In this day and age, the beginning of September spells the start of the school year, but back in the 1930s, ’40s and ’50s things were completely different as hundreds of Black Country children and their families left their urban lifestyles behind for two or three weeks to enjoy the wide open spaces of the Worcestershire and Herefordshire countryside; because at the start of September it was time to go hop-picking.
The hop-picking season was the highlight of the year as far as poorer families were concerned, giving them the chance to earn some extra cash in wonderful, healthy surroundings, and although it was hard work, hoppicking became a important social event.
Over the years Bugle readers have done us proud with a steady supply of stories, memories and photographs for a subject that has always caught the imagination, and Sylvia Shaw, formerly of Quarry Bank but now living in Burford, the most southerly place in Shropshire, has in the past been particularly generous with her memories.
Last week the Bugle was given the opportunity to visit Burford Mill Farm where farmer Ray Morris has three large fields devoted to the growing of hops, and in the company of Sylvia and her husband Patrick we were able to witness the harvesting of the crop from the hop fields right through to the oast house where the hops are dried.
When hop-picking was at its peak, the start of the new school year in the Black Country had to be put back as the annual exodus of people, aboard buses and trains, began, following wellworn tracks to places such as Leigh Court, Leigh Sinton, Bransford, Newnham Bridge, Knightwick, Whitbourne, Callow End, Bromyard, Hereford and Tenbury Wells, destinations that became household names here in the Black Country for generations.
Sylvia remembers catching a bus from Quarry Bank and getting excited at the prospect of returning to the hop fields. For her mother Annie it would be three weeks of hard, physical work, but for Sylvia and the other children on the bus the journey south was more like going on holiday.
“We went to Cooper’s Farm every year, not far from Tenbury, ” recalled Sylvia, “and Mom would always try and use the crib from the year before, our home for three weeks, and because it was at the back of the barrack block we enjoyed a certain amount of privacy.” The Black Country pickers took with them cooking utensils of every size and shape, and one of the most important items was the “hoppen box”, a tin trunk which held all the clothes.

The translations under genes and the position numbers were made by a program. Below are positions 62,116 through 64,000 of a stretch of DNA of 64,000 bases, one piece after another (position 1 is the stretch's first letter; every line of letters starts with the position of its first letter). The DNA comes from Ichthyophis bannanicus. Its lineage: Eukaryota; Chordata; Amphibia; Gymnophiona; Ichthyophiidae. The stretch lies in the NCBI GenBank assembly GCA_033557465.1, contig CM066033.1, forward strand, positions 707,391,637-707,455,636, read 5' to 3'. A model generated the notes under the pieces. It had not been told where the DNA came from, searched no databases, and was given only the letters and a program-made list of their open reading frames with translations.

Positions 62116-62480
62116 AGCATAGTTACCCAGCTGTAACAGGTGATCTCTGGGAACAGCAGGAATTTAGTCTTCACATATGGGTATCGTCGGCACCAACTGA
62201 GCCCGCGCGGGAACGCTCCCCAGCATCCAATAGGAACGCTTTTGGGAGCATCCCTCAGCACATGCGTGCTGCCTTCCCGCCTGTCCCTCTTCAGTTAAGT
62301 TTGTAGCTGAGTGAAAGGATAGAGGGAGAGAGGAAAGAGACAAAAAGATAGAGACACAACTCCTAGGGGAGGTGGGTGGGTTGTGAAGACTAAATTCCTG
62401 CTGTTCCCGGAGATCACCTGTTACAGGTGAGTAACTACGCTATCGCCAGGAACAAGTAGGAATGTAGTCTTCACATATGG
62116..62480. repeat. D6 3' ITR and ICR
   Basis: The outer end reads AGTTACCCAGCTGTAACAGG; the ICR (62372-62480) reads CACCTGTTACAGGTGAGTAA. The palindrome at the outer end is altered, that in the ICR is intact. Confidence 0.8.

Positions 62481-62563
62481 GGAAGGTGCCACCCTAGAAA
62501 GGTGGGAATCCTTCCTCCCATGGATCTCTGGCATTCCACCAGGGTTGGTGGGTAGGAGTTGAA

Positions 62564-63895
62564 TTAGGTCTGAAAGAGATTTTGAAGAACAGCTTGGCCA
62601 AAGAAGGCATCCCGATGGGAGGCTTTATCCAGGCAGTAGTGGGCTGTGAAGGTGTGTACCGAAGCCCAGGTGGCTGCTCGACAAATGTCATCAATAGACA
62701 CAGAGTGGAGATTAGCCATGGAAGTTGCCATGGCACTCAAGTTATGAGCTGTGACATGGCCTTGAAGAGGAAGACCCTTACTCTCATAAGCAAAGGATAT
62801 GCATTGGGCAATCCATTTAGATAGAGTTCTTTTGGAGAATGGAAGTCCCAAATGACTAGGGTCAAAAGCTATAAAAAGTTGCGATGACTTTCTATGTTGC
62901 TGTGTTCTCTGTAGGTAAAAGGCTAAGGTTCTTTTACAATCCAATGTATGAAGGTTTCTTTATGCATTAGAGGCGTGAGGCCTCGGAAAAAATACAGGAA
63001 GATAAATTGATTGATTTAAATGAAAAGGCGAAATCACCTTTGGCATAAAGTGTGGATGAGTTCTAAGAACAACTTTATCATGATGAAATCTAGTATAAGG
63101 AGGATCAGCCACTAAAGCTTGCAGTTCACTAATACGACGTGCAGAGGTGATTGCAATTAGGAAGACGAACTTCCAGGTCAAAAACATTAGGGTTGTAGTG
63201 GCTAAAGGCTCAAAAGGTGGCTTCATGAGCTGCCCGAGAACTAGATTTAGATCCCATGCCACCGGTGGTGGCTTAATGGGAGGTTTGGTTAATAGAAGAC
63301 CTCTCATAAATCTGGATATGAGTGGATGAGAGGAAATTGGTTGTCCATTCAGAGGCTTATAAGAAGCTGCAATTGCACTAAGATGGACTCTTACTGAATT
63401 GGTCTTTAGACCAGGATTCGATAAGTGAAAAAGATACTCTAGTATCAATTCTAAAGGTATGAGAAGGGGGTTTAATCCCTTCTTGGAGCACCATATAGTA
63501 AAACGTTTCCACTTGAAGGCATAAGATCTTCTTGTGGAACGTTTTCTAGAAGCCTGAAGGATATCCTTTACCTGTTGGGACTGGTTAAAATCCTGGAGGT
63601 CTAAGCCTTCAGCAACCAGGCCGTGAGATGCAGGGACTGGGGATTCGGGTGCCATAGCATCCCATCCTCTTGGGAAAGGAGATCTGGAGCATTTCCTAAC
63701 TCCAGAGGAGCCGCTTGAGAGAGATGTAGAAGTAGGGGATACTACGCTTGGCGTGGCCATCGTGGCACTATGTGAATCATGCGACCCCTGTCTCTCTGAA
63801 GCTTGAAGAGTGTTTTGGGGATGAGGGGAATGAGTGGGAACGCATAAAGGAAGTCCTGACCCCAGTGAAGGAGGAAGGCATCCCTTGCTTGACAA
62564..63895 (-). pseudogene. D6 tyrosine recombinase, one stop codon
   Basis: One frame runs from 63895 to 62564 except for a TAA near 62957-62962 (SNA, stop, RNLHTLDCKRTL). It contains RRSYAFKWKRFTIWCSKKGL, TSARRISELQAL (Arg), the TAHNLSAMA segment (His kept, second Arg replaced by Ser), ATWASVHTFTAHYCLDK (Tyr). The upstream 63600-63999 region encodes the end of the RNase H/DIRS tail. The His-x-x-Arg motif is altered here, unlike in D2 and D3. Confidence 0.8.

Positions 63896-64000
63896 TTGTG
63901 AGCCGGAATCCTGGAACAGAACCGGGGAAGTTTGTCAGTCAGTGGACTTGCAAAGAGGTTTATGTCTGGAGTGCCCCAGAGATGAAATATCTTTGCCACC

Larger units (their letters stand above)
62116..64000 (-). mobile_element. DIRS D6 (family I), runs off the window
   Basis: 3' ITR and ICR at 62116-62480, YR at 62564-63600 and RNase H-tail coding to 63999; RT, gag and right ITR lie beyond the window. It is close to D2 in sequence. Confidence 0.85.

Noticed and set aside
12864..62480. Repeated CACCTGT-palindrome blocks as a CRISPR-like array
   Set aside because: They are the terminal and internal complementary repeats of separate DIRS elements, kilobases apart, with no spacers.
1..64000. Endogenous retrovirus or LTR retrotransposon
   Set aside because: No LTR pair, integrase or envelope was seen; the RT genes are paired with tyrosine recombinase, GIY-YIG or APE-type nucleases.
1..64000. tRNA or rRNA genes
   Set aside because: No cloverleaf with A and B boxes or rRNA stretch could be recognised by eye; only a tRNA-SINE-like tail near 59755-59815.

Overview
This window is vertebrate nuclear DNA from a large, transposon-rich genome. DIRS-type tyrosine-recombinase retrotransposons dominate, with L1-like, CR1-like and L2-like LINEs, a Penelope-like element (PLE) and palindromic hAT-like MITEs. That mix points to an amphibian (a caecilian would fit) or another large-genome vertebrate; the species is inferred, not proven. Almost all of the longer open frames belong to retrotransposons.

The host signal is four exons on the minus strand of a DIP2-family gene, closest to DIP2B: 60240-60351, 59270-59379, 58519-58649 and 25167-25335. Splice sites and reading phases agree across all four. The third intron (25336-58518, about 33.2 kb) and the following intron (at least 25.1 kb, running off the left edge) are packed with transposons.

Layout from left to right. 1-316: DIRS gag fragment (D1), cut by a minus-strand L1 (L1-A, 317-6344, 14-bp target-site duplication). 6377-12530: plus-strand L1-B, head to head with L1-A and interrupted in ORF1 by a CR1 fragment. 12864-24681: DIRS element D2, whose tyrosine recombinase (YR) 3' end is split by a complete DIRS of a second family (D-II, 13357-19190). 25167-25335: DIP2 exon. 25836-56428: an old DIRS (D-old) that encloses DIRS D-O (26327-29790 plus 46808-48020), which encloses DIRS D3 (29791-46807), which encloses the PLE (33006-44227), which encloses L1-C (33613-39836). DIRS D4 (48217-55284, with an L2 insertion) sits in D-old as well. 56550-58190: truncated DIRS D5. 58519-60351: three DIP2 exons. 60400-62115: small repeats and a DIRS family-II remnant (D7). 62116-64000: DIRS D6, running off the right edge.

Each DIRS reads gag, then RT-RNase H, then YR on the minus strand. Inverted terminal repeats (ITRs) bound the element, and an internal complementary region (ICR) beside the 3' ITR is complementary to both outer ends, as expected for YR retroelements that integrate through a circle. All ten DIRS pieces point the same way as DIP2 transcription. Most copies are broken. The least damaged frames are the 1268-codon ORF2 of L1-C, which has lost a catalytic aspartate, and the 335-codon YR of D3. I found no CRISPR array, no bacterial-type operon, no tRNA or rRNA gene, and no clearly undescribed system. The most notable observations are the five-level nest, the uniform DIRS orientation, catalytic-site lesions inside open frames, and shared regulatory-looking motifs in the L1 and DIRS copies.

Prior to the season getting under way, agents working on behalf of the farmers would visit Black Country towns and choose women whose job it would be to marshal the pickers in the fields, a job which would earn them an extra shilling.
The living conditions on the farms were very primitive, but from a child’s perspective, everything about the hop-picking season was an adventure as Sylvia vividly remembers.
“Mom would bring sheets and pillow cases, the cases we would stuff with straw and we would sleep on a straw mattress.
Because our crib was at the very back of the barrack block, we’d build a bostin’ fire just outside, big enough to carry a large pot, and when Dad came to visit on a weekend, we were able to enjoy our own private party.” Today, very few beers are made without hops, the ingredient that gives it its flavour and, more importantly, keeps it from going stale. The first documented link between hops and brewing comes from Picardy in northern France in 822, and the first hops grown in England was sometime between 1511 and 1524. Before that date the most common and preferred drink amongst Englishmen was ale, a type of beer brewed from malted barley, originally bittered with gruit which was a mixture of herbs boiled prior to fermentation. But later hops replaced the gruit blend and became evermore popular as a crop to cultivate.
Kent was the first county to grow hops on a grand scale, but the practice soon spread elsewhere.
By 1655 hops were being grown in at least 14 English counties, with Kent accounting for a third of the total crop, and just over 200 years later 40 English counties had farms growing hops. In 1878 the industry hit a peak of 71,789 acres, but tastes in beer were changing. Imports of hops increased from Europe and the US, who were able to supply a sweeter variety, and with restrictions on brewing introduced during the First World War, by 1918 there were just 16,000 acres left under cultivation.
In the early 1930s mechanisation became an option for farmers to save on labour costs, but the introduction of machines was slow and coincided with the worldwide depression. However the economic crisis created a lot of cheap labour, especially in the towns, and so began the historic link between Black Country people and hop-picking.
Part two of this story continues tomorrow Sunday September 23rd.